In his contributing introduction to my book, “Lest We Never Forget: The Power of the Ballot ©,” some of which is a part of this article, prominent Justice R. Eugene Pincham (now deceased), declared: “It is glaringly apparent why the oppressive power structure, throughout the years in America, has gone to the extent that it has gone to prevent black participation in government and to deny the ballot to blacks – physical violence and even death, intimidation, the poll tax, the literacy test, the Grandfather Clause, and other devious schemes.”

It appears that Pincham’s words are a definitive description of the so-called Voter ID laws that are now permeating in many state legislatures around the country. That’s why we must fight back these atrocious legislations of injustice! And our efforts must be penetrating and remain intact.

Reportedly, about 34 states have legislation passed or pending that would require a picture photo to vote. Other ways voters are being disenfranchised are through the abandonment of same-day voter registration, reduction of early voting periods (early voting prior to elections), proof of citizenship (birth certificate, etc.) and other voter suppression efforts. Many of these suppressive efforts are detailed in reports by the Brennan Center, New York University’s School of Law. The most recent one is titled, “Voting Law Changes in 2012”.

According to Wikipedia, the Voter ID laws in the United States are laws requiring identification to vote at the polls. The voter identification is required to vote in many of the 50 U.S. states and U.S. territories. The first Voter ID laws were passed in 2003, and as of September 2011, 30 U.S. states require some form of photo or non-photo identification. The identification required to submit a ballot differs by state law, and may differ by de facto voting procedures.

The following is a Timeline from Wikipedia on Voter ID law activity in the United States:

  • 2003, Voter ID laws passed in Alabama, [32][33] Colorado, Montana, North Dakota and South Dakota.[34]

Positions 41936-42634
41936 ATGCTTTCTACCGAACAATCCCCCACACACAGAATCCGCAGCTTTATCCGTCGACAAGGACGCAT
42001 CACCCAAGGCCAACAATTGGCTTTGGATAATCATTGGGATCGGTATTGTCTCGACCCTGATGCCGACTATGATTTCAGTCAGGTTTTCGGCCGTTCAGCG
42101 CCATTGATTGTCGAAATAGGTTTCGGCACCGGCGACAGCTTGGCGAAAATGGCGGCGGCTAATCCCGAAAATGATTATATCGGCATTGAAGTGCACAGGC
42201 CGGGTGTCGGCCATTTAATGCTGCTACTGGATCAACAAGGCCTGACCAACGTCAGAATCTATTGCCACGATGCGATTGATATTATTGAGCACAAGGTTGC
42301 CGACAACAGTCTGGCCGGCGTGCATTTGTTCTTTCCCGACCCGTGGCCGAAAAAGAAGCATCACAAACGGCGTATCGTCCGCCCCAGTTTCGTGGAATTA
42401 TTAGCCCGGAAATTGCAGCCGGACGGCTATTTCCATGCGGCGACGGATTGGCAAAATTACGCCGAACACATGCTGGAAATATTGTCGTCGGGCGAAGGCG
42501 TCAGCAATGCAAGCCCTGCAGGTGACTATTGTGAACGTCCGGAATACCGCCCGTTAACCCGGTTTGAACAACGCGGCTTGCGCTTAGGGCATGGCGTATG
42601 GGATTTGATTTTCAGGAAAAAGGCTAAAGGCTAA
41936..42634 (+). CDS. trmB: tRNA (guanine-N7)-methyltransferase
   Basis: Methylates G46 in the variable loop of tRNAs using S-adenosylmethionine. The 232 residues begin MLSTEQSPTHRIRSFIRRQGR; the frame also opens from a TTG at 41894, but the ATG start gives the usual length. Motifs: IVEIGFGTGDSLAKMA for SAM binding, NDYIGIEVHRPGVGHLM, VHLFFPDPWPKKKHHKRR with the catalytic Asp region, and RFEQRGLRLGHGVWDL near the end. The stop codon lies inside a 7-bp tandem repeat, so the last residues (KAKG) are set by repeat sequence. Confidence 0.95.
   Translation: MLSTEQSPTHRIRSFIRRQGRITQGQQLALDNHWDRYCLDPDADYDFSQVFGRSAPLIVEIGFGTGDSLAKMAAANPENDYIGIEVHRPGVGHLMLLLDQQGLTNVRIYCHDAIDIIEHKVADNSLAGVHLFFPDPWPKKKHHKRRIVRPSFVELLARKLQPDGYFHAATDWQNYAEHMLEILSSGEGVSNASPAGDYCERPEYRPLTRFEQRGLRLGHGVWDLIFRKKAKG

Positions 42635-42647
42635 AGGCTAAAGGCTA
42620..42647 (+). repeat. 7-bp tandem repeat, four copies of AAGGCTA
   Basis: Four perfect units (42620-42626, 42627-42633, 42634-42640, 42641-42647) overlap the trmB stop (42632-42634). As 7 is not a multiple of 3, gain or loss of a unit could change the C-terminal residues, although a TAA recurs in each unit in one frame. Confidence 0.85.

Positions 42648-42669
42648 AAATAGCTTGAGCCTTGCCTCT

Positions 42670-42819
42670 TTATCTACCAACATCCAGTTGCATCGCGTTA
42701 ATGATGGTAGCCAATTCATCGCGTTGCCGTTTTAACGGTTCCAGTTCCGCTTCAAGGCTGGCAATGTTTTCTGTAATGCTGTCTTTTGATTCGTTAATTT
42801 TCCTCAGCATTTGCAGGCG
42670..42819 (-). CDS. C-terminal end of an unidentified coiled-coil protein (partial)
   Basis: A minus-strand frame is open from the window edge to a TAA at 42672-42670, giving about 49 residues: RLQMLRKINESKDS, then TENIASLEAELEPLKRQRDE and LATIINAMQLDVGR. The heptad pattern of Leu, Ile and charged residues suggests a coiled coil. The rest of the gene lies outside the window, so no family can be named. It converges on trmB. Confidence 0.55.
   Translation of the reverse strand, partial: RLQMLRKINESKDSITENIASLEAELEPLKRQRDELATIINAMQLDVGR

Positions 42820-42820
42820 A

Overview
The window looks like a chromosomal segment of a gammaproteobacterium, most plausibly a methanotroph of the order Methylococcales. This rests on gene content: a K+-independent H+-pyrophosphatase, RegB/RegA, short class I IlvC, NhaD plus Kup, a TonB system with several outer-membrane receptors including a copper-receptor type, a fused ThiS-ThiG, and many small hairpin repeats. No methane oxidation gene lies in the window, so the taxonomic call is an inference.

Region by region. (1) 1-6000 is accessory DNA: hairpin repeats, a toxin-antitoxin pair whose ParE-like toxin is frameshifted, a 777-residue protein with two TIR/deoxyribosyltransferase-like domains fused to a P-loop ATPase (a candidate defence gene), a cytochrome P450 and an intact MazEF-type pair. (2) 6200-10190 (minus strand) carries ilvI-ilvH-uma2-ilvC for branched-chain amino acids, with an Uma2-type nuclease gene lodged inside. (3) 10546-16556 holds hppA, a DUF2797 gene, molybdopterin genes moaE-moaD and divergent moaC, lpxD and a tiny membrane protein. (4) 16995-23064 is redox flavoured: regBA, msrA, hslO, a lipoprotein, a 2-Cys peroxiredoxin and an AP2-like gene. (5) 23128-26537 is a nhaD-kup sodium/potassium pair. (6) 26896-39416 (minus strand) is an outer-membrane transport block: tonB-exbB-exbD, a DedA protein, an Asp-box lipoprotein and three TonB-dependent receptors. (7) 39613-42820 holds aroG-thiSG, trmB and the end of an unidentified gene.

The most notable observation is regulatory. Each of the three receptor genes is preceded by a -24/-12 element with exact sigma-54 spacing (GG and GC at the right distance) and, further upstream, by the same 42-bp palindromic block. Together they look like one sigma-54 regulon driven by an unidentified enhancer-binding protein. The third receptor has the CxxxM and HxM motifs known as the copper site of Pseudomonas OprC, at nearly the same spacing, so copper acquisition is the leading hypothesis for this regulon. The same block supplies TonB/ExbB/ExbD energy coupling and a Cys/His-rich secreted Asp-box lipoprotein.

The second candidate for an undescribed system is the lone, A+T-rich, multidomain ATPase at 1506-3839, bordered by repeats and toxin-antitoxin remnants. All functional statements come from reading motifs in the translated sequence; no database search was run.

• 2005: New voter ID laws were passed in Indiana, New Mexico and Washington; Georgia tightened an existing voter ID law to require photo ID
  • 2006: New voter ID law passed in Ohio; Georgia passed a law providing for the issuance of voter ID cards at no cost to registered voters who do not have a driver’s license or state-issued ID card; Missouri tightened an existing voter ID law to require photo ID
  • 2008: New Mexico relaxed an existing voter ID law, and now allows a voter to satisfy the ID requirement by stating his/her name, address as registered, and year of birth
  • 2009: New voter ID law passed in Utah
  • 2010: New voter ID law passed in Idaho; Oklahoma voters approved a voter ID proposal placed on the ballot by the Legislature
  • 2011: New voter ID laws passed in Kansas, Rhode Island and Wisconsin. Alabama, South Carolina, Tennessee and Texas tightened existing voter ID laws to require photo ID.[35] Justice Department rejected South Carolina’s law as placing an undue burden disproportionately on minority voters.[36]
  • 2012: Two state circuit judges in Dane County, Wisconsin block the ID requirement provisions of that state’s law, with the first judge issuing a temporary injunction, followed by the second judge a week later ruling the requirement in violation of the Wisconsin Constitution.[37] The fate of the law is uncertain, as the Republican-led State Department of Justice fights the ruling in court.[38]
  • 2012: New voter ID law passed in Pennsylvania.[39] Justice Department rejected the Texas law as placing an undue burden disproportionately on minority voters.[40]

We should make certain that in the U.S.A., democracy is provided to every American citizen/voter, that they have a right to the ballot box without quick fixes put in place for political reasons to deny them that right and disenfranchise thousands of voters in the process.

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Welcome to CopyLine Magazine! The first issue of CopyLine Magazine was published in November, 1990, by Editor & Publisher Juanita Bratcher. CopyLine’s main focus is on the political arena – to inform our readers and analyze many of the pressing issues of the day - controversial or otherwise. Our objectives are clear – to keep you abreast of political happenings and maneuvering in the political arena, by reporting and providing provocative commentaries on various issues. For more about CopyLine Magazine, CopyLine Blog, and CopyLine Television/Video, please visit juanitabratcher.com, copylinemagazine.com, and oneononetelevision.com. Bratcher has been a News/Reporter, Author, Publisher, and Journalist for 33 years. She is the author of six books, including “Harold: The Making of a Big City Mayor” (Harold Washington), Chicago’s first African-American mayor; and “Beyond the Boardroom: Empowering a New Generation of Leaders,” about John Herman Stroger, Jr., the first African-American elected President of the Cook County Board. Bratcher is also a Poet/Songwriter, with 17 records – produced by HillTop Records of Hollywood, California. Juanita Bratcher Publisher